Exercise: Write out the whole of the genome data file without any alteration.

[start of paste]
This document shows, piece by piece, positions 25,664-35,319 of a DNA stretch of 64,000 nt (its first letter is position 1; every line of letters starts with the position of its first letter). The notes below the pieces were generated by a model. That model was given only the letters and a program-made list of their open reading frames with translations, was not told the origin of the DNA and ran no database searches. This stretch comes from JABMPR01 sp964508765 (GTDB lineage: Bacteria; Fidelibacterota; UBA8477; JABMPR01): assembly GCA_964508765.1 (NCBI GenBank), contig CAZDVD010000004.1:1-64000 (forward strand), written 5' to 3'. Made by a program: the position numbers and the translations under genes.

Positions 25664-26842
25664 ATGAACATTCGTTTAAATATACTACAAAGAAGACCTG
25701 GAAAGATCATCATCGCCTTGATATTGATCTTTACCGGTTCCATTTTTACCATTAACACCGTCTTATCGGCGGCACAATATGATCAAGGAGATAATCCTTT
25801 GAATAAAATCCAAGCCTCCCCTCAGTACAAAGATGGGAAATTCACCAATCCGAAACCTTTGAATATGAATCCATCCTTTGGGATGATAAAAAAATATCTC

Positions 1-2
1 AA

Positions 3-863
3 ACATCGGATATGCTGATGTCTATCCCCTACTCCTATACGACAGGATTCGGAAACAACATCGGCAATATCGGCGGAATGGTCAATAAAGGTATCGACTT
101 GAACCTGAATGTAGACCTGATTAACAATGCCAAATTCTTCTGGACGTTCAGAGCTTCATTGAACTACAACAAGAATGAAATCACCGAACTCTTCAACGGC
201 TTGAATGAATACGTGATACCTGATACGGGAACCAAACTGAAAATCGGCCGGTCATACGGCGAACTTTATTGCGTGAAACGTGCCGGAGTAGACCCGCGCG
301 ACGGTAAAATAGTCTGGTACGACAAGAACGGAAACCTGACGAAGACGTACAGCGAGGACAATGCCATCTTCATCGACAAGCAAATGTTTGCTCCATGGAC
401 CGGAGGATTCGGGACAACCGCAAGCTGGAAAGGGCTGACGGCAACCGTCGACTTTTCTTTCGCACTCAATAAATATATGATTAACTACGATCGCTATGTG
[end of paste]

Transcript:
This document shows, piece by piece, positions 25,664-35,319 of a DNA stretch of 64,000 nt (its first letter is position 1; every line of letters starts with the position of its first letter). The notes below the pieces were generated by a model. That model was given only the letters and a program-made list of their open reading frames with translations, was not told the origin of the DNA and ran no database searches. This stretch comes from JABMPR01 sp964508765 (GTDB lineage: Bacteria; Fidelibacterota; UBA8477; JABMPR01): assembly GCA_964508765.1 (NCBI GenBank), contig CAZDVD010000004.1:1-64000 (forward strand), written 5' to 3'. Made by a program: the position numbers and the translations under genes.

Positions 25664-26842
25664 ATGAACATTCGTTTAAATATACTACAAAGAAGACCTG
25701 GAAAGATCATCATCGCCTTGATATTGATCTTTACCGGTTCCATTTTTACCATTAACACCGTCTTATCGGCGGCACAATATGATCAAGGAGATAATCCTTT
25801 GAATAAAATCCAAGCCTCCCCTCAGTACAAAGATGGGAAATTCACCAATCCGAAACCTTTGAATATGAATCCATCCTTTGGGATGATAAAAAAATATCTC

Positions 1-2
1 AA

Positions 3-863
3 ACATCGGATATGCTGATGTCTATCCCCTACTCCTATACGACAGGATTCGGAAACAACATCGGCAATATCGGCGGAATGGTCAATAAAGGTATCGACTT
101 GAACCTGAATGTAGACCTGATTAACAATGCCAAATTCTTCTGGACGTTCAGAGCTTCATTGAACTACAACAAGAATGAAATCACCGAACTCTTCAACGGC
201 TTGAATGAATACGTGATACCTGATACGGGAACCAAACTGAAAATCGGCCGGTCATACGGCGAACTTTATTGCGTGAAACGTGCCGGAGTAGACCCGCGCG
301 ACGGTAAAATAGTCTGGTACGACAAGAACGGAAACCTGACGAAGACGTACAGCGAGGACAATGCCATCTTCATCGACAAGCAAATGTTTGCTCCATGGAC
401 CGGAGGATTCGGGACAACCGCAAGCTGGAAAGGGCTGACGGCAACCGTCGACTTTTCTTTCGCACTCAATAAATATATGATTAACTACGATCGCTATGTG